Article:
Drawing upon transformative service research and social tourism literature, this paper explores the relationship between respite care and childhood illness. It focuses specifically upon the short break opportunities attached to respite care offered in children's hospices in the United Kingdom. Pathographies (illness narratives), shared by patients, siblings and family (n = 23), provide unique insights into ways in which each participate in respite care. Participation prompts inclusivity and normality. It offers a break from illness, and contributes to uplifting feelings of optimism, escapism and new beginnings. Conclusions drawn argue the need for healthcare policy to move beyond ‘Dying Well’ narratives into ones which celebrate ‘Living Well with Dying’. Tourism participation has much to offer such a progressive healthcare policy.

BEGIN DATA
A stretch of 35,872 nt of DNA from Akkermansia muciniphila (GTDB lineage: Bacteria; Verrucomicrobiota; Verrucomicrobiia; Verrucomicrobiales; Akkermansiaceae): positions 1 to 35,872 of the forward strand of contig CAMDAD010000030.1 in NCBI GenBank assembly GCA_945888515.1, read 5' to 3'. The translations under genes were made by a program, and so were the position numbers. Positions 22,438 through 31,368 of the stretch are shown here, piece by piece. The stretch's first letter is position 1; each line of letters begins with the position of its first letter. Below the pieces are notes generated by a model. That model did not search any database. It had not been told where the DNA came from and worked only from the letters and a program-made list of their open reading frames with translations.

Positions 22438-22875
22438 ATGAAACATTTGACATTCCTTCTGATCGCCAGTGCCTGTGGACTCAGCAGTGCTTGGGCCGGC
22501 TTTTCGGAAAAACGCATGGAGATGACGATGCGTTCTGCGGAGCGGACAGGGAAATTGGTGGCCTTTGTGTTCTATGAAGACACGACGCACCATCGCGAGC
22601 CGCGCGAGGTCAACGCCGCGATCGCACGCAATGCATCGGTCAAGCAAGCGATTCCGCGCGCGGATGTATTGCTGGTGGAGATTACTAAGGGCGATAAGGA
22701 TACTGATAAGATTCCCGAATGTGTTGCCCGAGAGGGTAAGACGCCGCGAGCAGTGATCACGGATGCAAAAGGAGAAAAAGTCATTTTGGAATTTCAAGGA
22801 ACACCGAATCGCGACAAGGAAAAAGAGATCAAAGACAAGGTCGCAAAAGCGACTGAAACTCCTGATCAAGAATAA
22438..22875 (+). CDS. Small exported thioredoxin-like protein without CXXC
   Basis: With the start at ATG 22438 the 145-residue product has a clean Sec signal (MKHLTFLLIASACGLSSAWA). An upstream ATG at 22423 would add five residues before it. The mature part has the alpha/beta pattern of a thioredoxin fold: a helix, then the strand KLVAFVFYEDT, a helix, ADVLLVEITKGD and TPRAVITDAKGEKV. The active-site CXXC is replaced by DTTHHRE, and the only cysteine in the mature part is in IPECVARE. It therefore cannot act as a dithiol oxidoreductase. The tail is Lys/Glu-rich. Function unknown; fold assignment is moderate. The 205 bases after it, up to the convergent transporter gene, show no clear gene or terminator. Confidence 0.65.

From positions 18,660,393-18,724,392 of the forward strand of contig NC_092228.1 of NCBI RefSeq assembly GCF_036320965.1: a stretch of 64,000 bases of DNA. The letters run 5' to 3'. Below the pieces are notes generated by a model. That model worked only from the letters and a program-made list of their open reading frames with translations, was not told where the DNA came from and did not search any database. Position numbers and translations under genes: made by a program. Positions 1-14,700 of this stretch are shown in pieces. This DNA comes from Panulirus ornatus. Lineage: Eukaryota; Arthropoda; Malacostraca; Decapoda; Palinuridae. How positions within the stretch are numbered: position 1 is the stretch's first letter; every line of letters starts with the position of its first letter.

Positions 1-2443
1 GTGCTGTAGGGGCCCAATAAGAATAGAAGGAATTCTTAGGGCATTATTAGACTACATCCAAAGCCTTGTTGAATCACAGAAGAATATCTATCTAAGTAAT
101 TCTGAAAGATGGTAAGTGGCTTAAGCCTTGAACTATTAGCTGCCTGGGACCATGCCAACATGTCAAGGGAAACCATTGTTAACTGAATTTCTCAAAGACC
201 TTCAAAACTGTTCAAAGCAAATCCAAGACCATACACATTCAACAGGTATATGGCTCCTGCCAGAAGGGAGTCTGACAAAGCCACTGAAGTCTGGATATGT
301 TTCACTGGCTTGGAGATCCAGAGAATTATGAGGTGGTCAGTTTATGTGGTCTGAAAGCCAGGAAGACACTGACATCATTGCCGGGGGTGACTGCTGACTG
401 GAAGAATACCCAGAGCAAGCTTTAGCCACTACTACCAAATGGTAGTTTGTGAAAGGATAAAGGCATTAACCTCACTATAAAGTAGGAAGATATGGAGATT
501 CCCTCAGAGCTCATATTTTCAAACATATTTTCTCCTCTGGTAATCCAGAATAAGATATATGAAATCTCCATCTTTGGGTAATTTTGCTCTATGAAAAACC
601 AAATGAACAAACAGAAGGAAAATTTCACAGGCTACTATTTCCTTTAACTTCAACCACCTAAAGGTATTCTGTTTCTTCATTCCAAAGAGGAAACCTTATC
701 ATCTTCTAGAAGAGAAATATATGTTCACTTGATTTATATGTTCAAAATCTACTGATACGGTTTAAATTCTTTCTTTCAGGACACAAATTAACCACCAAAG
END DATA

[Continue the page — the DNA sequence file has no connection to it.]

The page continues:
Conceptualizations of luxury usually derive from individuals who are agentic and empowered. Building upon the consumer-centered experiential movement, this paper deviates from researching the typical, listening instead to consumer narratives associated with luxury in contexts where agency is transitioning. We revisit notions of sacred and profane within the liminal space of palliative and end-of-life care. Adopting purposeful sampling, and agency enhancing storytelling, pathographies in particular, consumption experiences are narrated by patients, families, and bereaved users (n = 140) of multiple hospices (n = 5) in the UK. Findings shift the evolving consumer centric conceptualization of luxury into conceptions of liminal space, place (hospices as cathedrals), and people (community). A psychosocial narrative emerges which conceptualizes experiences as lived, personalized, integrated, familiar, transformational, hedonic, eudaimonic, and (dis)connected. Our discussion extends notions of the sacred and profane into the mundane and illustrates the ways in which those navigating a liminal space encounter unexpected yet astonishing luxury experiences.